Local teachers are demonstrating their right to strike this morning outside of schools in Terrace and Thornhill.
Holding signs that ask for mediation and denounce budget cuts, teachers are trying to get their message across.
“What we would like is for the government to reconsider their legislation on Bill 22 to give us time to have meaningful mediation,” said Karen Andrews, president of the Terrace and District Teachers’ Union (TDTU).
Bill 22 is provincial government legislation, introduced in the legislature last week, which would ban further strikes for six months while a mediator looks for common ground to end in a contract agreeable to both parties.
However, the TDTU’s representative at the BC Teachers Federation, Kathy Lambright, said the mediation proposed in Bill 22 is restrictive and leaves a lot of issues out of negotiations.
“It’s not true mediation because the government has set specific parameters for the mediator,” Lambright said.
Although banned from picketing, teachers are handing out leaflets, which give their side of the current standoff with the provincial government over wages, benefits and classroom conditions.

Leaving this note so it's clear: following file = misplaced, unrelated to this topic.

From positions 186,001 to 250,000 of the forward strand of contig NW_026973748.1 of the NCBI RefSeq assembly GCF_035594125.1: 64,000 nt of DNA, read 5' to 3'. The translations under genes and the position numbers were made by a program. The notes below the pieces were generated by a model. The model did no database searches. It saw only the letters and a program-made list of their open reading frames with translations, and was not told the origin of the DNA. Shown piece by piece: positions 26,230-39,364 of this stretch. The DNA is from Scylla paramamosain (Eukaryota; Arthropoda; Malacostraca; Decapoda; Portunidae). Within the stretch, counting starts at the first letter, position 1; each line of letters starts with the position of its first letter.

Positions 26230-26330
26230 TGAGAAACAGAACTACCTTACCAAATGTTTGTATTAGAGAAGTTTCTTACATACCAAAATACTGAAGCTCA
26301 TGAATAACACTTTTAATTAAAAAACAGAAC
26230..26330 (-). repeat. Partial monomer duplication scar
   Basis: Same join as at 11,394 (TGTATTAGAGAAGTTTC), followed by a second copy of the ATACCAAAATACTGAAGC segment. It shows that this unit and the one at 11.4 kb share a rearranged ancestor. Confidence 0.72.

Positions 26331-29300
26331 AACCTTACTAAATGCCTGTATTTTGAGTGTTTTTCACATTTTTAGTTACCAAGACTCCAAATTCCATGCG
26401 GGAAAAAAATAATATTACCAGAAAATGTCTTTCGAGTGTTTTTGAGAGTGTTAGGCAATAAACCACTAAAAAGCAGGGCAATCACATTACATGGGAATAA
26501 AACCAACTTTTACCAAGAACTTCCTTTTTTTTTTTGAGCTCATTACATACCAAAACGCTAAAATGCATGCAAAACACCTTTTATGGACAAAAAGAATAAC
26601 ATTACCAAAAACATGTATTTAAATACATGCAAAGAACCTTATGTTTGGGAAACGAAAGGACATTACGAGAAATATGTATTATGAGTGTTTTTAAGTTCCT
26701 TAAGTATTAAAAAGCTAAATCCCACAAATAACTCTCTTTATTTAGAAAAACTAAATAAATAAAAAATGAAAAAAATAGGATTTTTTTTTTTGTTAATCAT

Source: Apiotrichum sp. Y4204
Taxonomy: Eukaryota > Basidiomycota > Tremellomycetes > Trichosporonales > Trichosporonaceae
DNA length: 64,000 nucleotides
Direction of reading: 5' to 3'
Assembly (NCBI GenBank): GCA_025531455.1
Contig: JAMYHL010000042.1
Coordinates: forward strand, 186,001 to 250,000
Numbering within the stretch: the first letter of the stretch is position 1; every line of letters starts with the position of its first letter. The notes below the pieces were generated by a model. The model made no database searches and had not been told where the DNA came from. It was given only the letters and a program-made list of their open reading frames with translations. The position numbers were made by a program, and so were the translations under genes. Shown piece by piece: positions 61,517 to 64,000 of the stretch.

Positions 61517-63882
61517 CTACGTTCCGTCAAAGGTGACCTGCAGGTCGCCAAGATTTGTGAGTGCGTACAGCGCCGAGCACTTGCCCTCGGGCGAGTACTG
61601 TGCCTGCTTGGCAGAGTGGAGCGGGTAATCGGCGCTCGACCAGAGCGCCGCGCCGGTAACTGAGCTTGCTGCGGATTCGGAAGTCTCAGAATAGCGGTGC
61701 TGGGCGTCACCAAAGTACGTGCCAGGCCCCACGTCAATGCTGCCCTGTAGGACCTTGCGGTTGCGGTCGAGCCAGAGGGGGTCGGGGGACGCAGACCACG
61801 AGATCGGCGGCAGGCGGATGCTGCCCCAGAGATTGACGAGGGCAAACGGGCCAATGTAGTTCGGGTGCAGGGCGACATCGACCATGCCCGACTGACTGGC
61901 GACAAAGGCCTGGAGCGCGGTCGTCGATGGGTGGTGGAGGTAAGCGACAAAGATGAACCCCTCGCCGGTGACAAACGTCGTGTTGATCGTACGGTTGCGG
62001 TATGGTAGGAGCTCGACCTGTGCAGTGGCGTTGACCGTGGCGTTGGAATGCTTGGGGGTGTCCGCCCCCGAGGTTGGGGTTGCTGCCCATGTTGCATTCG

They have also prepared a letter to hand out to parents who stop by.
“We don’t make this decision lightly, teachers would rather be working and teaching in classrooms, but unfortunately with the chronic underfunding across the province in education we need to take a stand for the benefit of our students,” Andrews said the letter explains.
The strike will last for three days, with classrooms set to be back in session on Thursday.
Principals, vice principals and support workers are all still on the job.
The Coast Mountains school district has urged parents to find alternative care for their children throughout the three-day strike.
Until Bill 22 is passed, teachers will be able to continue to put pressure on the provincial government by striking one day a week with advance notice.
Bill 22 could be passed and proclaimed later this week.